An evyon is a poor person who does not have enough money for his family’s necessities, all relative to place and time. There were times when those who had bread to eat and two pairs of clothing were not considered poor. Today, someone who has four pairs of clothing and bread and cheese to eat is still considered poor.
One can give a gift to a poor child as well, provided he is intelligent enough not to lose the money.

Someone who gives the proper amount of two gifts to a poor married couple has fulfilled his obligation of giving two gifts. Also, a person who gives the amount of two gifts to a widow and her young, dependent child, has fulfilled his obligation of giving two gifts. However, someone who gives two gifts to one evyon, even if he gave one gift after the other – has not fulfilled the mitzvah, because he must give to two poor people.

How Much to Give?

The gift can be money or anything edible, but one should not give clothing or books, because some poskim are of the opinion that the gifts must be something that can be enjoyed at the Purim feast; therefore, one should give either food, or money to buy food.

And although the gift should be fitting to contribute to the Purim feast, the evyon is permitted to do whatever he wants with it, and is not required to use it specifically for the Purim feast (Shulchan Aruch 694:1)

The value of each gift must be the amount of money it takes to buy a minimal amount of food that satisfies one’s appetite, similar to small, simple meal – for example, a falafel, or a sandwich. If a shekel is given for each gift, one has fulfilled the mitzvah, because this is enough money to buy bread equal to the volume of three eggs (approximately three slices), and this is an adequate amount to minimally satisfy one’s appetite.

Ma’aser Kesafim and Gifts to the Poor

It is forbidden to give matanot l’evyonim from one’s ma’aser kesafim (one-tenth of one’s earnings set aside for charity), because a person may not fulfill his obligations with these monies. However, Rambam (Maimonides) wrote that it is appropriate for one to spend more on matanot l’evyonim than he spends on his Purimfeast and mishloach manot, and for this calculation, one can include all of his ma’aser kesafim for that month – in other words, if he gives more than what he spends on the Purim feast and mishloach manot, he has fulfilled the words of Rambam.

Women and Mishloach Manot and Matanot L’evyonim

Although women are generally exempt from mitzvot asey she’hazman graman (positive, time-bound mitzvoth), since they were involved in the same miracle, as well, – they must also observe the mitzvoth of Purim. And concerning mishloach manot, due to the issue of modesty, one should be meticulous that women send gifts to women, and men send gifts to men. But as far as matanot l’evyonim is concerned, there is no need to be meticulous in this matter, because giving charity does not involve as much kiruv ha’daat (intimacy) (R’ma 695:4, where the concern of kiddushin in mishloach manot is mentioned).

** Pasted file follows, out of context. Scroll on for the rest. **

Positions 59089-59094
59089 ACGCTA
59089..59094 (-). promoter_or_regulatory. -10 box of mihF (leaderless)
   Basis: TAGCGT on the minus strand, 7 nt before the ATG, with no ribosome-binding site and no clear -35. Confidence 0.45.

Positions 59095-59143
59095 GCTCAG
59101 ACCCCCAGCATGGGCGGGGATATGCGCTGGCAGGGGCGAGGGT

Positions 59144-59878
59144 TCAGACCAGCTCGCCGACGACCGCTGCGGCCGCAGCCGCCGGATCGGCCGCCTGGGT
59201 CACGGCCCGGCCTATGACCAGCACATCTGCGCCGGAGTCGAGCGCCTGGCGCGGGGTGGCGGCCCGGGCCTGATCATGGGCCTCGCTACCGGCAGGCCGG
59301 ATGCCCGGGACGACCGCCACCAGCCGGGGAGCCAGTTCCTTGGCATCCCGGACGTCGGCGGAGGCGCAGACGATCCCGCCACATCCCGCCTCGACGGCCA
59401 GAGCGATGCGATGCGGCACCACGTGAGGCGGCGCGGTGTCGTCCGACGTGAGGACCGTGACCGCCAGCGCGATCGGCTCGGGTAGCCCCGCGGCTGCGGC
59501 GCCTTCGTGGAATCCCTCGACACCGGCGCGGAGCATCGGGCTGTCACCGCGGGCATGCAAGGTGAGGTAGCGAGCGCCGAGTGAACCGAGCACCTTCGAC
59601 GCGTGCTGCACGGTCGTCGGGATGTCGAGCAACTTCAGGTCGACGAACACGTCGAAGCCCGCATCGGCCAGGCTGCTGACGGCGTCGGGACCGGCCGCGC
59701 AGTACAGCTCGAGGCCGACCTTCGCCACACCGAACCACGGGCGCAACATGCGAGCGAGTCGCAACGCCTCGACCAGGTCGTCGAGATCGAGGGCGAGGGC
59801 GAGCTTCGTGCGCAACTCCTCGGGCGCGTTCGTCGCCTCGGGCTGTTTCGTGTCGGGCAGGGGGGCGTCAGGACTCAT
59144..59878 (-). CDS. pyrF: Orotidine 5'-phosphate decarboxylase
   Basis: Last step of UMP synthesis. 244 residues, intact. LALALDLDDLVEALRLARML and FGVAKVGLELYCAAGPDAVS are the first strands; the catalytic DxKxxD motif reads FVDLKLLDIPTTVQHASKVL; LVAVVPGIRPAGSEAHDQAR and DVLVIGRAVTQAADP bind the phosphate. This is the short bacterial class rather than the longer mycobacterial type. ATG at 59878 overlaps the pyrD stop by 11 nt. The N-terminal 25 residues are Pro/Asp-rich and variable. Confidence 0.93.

A Married Couple

A married woman is also obliged to fulfill these mitzvoth. This being the case, a married couple is obligated to send two mishluchay manot, one from the husband, and one from the wife, and in every delivery there must be two portions. And although the main point of mishloach manot is strengthening friendship between the sender and the recipient, it seems there is no need to explicitly specify that one particular portion was sent from the man, and the other from the woman, rather, the intention of the senders that one portion is from the husband, and the other is from the wife, is sufficient. And although it may seem that by doing so kiruv ha’daat is diminished, this is not the case, for since they are a married couple, it is obvious that the delivery is sent by both of them, and therefore, both are considered to have achieved kiruv ha’daat.

When a married couple gives matanot l’evyonim, they must give the amount of four gifts – two from the husband, and two from the wife. There is no need for the wife to give the gifts in person; rather, her husband can give the gifts on her behalf. They can also give the four gifts to two poor people – one gift from the husband, and the other from the wife, to one poor person, and one gift from the husband, and one from the wife, to another poor person. The custom today is to give the gifts to agabay tzedaka (charity collector); he is given the amount of money for four gifts, and distributes it, on their behalf, to two poor people.


Children who have reached the age of mitzvoth (twelve years old for girls, and thirteen for boys), although they are financially reliant on their parents, are obligated to fulfill the mitzvothof mishloach manot and matanot l’evyonim. The mishloach manot, which are intended to increase brotherly love, must be sent explicitly in their name, while matanot l’evyonim can be given on their behalf, by their parents.

It is good to train children who have reached the age of education (six or seven) to mitzvoth, as well.

Women Reading the Megillah and the Community Rabbi

Q: Rabbi, last week you wrote that a woman can absolve other women of their obligation to hear the reading of the Megillah. In contrast, our community Rabbi opposes this. How should we act?

A: In all public matters, it is proper to abide by the Rabbi of the community, seeing as this is his main task – to examine the mood and the educational needs of the community, and sometimes, also to set barriers and to prohibit the permissible, in order to prevent breaches. Occasionally, a certain matter may be good in and of itself, or at the very least, not problematic; however, in a particular social context, it may cause difficulties that most of the members of the community don’t even realize. For that purpose, a community Rabbi is chosen – to take overall responsibility for the spiritual state of the community, thereby empowering and elevating the community’s Torah life.